X.B. Yang, ISU Extension Plant Pathologist, addresses soybean fungicide application issues at http://www.extension.iastate.edu/CropNews/2008/0708xbyang.htm.
CORN & SOYBEAN
Japanese Beetles were reported on ornamentals in Scott County some time ago, and reports og them in agronomic fields have come in from areas with a previous history of Japanese Beetles. The adults have a metallic green head and pronotum (neck region) and reddish bronze wing covers with a row of white hair tufts along the abdomen. There is a single generation in the Midwest, with beetles living for 30 – 45 days. Beetle feeding tends to occur from late June to early September, with the heaviest defoliation in July and August.
In soybean, the economic threshold for the beetles is the general leaf defoliation threshold used for other pests. During the reproductive stages of soybeans, the threshold for considering an insecticide treatment is if greater than 20% of the leaf area is gone due to feeding. However, the high price of soybean may lower the threshold slightly. But remember that most people tend to overestimate defoliation. If it looks like 20% defoliation, most likely it’s only 10%. The pictures in the following article can help in estimating percent defoliation: http://www.ipm.iastate.edu/ipm/icm/2002/7-29-2002/soydefoliation.html.
In corn, Japanese Beetle adults feed on leaves, tassels, silks, and pollen and are capable of interfering with pollination If silks are being clipped to within 0.5 inch of the end of the ear and pollination has not yet occurred, consider and insecticidal treatment.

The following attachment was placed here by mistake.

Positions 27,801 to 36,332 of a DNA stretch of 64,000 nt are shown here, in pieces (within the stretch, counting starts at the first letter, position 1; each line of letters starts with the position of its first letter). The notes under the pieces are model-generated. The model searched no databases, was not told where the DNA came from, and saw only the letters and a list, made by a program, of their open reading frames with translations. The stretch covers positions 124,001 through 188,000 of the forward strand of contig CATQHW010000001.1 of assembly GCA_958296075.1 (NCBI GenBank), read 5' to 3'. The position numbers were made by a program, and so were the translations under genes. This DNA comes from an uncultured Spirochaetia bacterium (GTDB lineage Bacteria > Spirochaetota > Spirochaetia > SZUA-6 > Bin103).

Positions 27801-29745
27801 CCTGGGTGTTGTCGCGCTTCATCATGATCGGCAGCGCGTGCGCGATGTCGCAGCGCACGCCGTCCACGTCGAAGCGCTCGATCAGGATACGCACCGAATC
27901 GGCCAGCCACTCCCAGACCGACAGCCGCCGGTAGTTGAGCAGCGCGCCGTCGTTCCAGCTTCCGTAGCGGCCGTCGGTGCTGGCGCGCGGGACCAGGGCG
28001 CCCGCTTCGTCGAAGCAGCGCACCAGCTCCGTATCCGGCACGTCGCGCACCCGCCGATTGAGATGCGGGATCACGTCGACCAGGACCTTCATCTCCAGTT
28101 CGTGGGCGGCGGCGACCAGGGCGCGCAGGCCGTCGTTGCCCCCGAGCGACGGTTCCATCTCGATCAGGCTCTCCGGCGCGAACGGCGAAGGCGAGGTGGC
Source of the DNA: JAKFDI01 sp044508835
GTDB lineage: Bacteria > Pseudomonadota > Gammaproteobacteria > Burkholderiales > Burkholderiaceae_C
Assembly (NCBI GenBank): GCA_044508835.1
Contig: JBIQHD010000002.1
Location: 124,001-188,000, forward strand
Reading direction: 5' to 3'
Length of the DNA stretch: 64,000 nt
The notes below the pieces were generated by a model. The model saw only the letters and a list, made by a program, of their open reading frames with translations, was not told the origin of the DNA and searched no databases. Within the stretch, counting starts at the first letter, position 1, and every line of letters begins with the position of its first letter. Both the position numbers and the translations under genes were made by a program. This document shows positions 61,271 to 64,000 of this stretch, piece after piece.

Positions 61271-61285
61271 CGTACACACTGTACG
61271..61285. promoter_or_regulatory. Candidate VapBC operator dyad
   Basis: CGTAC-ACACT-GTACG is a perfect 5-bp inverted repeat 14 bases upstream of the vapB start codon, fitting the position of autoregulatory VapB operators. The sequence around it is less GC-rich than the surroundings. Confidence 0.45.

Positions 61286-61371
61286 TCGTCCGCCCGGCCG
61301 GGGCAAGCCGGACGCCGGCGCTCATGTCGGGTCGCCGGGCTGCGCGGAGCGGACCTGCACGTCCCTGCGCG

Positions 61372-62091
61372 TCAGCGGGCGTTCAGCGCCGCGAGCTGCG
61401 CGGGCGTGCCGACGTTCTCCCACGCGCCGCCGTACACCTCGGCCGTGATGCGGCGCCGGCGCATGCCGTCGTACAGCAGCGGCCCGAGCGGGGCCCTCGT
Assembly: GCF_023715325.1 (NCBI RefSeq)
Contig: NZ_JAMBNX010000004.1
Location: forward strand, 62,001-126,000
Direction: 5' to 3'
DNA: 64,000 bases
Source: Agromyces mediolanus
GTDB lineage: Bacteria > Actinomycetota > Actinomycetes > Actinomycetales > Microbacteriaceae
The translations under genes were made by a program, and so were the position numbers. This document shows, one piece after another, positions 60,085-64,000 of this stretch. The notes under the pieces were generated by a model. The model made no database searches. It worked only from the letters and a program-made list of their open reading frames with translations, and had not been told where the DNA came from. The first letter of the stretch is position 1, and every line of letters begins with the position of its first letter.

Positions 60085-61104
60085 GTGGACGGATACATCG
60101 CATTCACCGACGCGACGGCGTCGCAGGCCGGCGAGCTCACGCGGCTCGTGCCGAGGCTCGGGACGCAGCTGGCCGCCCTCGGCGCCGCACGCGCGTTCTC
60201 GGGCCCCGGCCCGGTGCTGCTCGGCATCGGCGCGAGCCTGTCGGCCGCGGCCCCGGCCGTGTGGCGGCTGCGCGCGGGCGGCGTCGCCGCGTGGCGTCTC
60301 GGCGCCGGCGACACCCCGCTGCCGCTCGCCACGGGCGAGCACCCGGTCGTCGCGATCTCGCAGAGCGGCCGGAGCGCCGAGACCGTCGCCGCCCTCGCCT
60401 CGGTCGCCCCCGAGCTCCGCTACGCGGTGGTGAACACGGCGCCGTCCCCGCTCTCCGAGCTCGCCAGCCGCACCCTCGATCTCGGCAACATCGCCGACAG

For more information and insecticides labeled for Japanese beetles see the July 28, 2003 ICM Newsletter at http://www.ipm.iastate.edu/ipm/icm/2003/7-28-2003/japanesebeetle.html.
FOR YOUR CALENDAR
Upper Midwest Manure Handling Expo
July 22, 2009
The Upper Midwest Manure Handling Expo is scheduled for July 22 at the Central Iowa Expo site between Ames and Boone. The theme of the expo, SET for Fall, will focus on safety, efficiency and technology. This expo will be a great opportunity to see many different kinds of liquid and dry manure application equipment. The expo will include educational sessions, exhibitors, and 19 field demonstrations as well as a spill response demonstration. There is no fee to attend the expo, however parking is $5 per vehicle. A complete list of expo activities and maps can be accessed at: http://www.ag.iastate.edu/wastemgmt/expo_home.htm